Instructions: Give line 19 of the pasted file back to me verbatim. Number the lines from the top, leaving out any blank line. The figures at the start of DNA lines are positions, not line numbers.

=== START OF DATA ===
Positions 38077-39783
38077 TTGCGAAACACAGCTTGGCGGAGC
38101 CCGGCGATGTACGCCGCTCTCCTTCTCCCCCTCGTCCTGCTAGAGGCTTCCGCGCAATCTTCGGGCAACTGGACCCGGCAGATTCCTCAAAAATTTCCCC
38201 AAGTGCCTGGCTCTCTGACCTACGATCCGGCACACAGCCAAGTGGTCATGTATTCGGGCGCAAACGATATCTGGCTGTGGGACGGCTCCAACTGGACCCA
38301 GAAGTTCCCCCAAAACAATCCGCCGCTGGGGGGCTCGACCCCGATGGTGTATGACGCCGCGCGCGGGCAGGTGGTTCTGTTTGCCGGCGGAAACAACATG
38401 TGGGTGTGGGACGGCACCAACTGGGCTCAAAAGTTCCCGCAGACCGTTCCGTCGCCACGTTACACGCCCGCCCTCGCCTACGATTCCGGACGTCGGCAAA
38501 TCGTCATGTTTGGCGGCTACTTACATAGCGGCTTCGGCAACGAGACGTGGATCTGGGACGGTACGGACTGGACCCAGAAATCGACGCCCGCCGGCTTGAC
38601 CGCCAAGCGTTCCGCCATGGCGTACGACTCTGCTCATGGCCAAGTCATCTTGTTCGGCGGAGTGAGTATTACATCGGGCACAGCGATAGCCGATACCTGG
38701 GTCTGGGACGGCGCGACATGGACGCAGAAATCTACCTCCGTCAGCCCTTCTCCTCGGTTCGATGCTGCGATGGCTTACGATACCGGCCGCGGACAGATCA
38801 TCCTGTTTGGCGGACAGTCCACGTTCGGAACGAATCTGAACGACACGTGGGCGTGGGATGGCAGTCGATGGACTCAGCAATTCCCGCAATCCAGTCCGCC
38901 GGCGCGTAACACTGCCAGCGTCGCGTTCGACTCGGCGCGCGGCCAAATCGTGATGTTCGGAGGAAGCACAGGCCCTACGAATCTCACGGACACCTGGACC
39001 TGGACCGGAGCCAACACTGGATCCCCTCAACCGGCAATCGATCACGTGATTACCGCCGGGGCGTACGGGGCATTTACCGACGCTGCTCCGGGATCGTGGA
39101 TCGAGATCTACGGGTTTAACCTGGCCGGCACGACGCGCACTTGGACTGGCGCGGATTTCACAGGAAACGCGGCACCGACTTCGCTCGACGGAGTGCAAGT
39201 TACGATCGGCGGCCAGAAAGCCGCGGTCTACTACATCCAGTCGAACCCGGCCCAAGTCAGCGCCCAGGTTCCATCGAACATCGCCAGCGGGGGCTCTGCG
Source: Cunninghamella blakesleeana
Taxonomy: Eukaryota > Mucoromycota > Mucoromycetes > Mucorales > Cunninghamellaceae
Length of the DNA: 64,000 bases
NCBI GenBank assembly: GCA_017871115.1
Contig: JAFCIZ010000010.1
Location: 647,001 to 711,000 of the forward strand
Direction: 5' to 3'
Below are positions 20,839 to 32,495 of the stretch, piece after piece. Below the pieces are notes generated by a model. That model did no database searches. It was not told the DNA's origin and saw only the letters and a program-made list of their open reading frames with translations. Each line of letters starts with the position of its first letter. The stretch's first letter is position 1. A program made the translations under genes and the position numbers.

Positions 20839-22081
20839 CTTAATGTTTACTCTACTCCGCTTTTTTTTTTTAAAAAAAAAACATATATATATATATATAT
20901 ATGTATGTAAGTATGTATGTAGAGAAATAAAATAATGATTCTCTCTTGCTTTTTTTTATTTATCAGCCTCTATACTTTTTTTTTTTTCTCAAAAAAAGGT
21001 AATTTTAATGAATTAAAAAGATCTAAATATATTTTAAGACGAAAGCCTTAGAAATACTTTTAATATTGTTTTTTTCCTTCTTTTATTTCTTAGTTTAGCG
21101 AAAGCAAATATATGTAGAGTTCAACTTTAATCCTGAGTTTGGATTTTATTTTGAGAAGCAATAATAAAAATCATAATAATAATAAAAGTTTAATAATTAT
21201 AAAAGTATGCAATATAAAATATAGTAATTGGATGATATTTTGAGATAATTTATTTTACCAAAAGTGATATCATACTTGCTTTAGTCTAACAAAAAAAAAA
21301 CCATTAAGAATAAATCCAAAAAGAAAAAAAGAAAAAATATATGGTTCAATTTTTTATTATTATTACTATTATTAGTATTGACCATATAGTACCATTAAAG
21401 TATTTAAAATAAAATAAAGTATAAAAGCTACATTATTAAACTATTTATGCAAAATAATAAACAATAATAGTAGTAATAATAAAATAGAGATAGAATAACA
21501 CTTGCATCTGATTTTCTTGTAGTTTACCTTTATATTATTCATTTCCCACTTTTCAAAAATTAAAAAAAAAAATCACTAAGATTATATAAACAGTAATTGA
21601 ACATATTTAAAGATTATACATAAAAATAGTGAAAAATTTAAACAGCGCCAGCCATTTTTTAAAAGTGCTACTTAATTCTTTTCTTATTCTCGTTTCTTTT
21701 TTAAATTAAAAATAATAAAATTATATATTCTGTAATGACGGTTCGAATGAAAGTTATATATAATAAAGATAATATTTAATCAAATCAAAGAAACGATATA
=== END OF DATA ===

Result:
Contig: JAFCIZ010000010.1